India has a long way to go in making a mark on the global esports landscape as we saw in our previous analysis on the domestic esports market and how it compares to China and other countries.
Despite the positive and encouraging growth in esports viewership and gamer base, which have together nearly doubled from 2018, the early nature of the esports market is still something of a hurdle for growth. With a revenue share of around 9.8% in the global esports revenue in 2020 with a projected audience of 17 Mn by the end of this year, as per our analysis.
The low market share in revenue, however, has not been a deterrent to user growth. India is fast emerging as the next hot destination for esports games and companies, thanks to a combination of factors such as the rapid proliferation of smartphones, the emergence of esports cafes backed by tech giants, and growing interest among VCs and investors. But there’s no running away from the fact that there are some hurdles that are dragging the market down. This is down to a mix of policy and socioeconomic factors as well as the potential to earn money.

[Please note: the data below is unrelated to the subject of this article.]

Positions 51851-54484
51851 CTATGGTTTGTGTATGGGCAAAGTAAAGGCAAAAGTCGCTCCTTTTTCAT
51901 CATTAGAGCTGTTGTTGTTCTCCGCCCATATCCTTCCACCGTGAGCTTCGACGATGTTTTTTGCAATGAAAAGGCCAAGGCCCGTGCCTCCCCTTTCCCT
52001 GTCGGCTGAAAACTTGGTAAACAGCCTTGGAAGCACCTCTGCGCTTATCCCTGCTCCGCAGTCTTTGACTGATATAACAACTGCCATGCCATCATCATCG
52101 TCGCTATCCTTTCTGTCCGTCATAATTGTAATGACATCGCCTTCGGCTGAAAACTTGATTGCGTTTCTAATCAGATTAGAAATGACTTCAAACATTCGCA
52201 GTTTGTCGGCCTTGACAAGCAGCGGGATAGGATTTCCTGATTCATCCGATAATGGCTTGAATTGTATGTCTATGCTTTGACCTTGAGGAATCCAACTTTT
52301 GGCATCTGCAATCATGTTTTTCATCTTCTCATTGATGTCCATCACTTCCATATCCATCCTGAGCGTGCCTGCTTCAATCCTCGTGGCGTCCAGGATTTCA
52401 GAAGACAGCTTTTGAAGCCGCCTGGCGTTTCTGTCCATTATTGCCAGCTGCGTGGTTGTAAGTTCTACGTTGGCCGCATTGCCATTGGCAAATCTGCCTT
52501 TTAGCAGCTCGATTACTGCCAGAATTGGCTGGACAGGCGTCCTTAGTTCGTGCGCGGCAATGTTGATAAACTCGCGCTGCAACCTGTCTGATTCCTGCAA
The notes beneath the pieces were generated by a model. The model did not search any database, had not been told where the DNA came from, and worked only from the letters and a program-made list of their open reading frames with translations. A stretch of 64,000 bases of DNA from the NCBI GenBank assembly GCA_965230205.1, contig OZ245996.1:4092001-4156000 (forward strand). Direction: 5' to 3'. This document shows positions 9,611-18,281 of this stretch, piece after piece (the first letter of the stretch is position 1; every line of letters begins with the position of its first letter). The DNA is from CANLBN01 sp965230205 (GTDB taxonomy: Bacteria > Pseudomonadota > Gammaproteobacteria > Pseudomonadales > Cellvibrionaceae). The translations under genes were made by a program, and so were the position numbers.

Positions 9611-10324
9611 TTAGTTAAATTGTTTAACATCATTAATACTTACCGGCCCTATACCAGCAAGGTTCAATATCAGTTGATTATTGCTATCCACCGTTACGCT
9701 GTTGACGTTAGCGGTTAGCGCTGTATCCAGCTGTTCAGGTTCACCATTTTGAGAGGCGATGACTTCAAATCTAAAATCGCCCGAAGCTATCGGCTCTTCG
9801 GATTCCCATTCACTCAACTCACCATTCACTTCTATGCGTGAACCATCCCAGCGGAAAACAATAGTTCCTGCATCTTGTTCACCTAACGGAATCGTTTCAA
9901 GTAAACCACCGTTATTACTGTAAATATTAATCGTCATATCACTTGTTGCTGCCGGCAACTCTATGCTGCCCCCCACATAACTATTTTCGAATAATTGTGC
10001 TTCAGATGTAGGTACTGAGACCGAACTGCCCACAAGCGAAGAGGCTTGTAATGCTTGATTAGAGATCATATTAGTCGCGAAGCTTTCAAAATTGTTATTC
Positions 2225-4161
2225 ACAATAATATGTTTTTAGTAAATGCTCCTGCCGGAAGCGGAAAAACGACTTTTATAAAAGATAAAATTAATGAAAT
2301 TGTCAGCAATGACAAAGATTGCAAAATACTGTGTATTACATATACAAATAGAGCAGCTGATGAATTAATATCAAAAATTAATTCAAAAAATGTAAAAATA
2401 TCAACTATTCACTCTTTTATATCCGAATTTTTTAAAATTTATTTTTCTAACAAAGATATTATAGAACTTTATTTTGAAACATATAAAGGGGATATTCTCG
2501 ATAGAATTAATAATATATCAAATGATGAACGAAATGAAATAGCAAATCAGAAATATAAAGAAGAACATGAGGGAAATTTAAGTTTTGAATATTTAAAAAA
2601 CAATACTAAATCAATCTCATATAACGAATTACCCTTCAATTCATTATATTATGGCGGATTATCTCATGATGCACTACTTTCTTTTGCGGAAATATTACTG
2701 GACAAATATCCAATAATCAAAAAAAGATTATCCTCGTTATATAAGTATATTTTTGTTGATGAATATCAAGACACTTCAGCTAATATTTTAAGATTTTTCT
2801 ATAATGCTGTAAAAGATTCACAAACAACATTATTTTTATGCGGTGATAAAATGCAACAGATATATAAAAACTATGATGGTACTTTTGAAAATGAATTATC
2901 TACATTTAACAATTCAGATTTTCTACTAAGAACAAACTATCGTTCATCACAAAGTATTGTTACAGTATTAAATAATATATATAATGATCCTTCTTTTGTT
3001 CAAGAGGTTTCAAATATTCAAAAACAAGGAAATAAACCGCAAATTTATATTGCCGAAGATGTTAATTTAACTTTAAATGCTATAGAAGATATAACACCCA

Bottlenecks In Indian Esports Growth
Among the encouraging factors for esports growth in India is the large favourable demographic, with more than 50% of the population under the age of 25 and more than 65% under the age of 35. These are the primary target groups for esports gamers and viewers, which bodes well from an engagement perspective. However, consumer spending during and preceding the Covid-19 lockdown has been less-than-encouraging and this could affect gaming and other entertainment-related segments which usually fall in discretionary expenses.
One can also point to India’s relatively slow internet speeds as a hurdle for esports growth. According to Speedtest’s August 2020 report, India was ranked 129 out of 140 countries in global mobile internet speed rankings despite the penetration of 4G mobile internet. There are, of course, other factors weighing down the esports segment.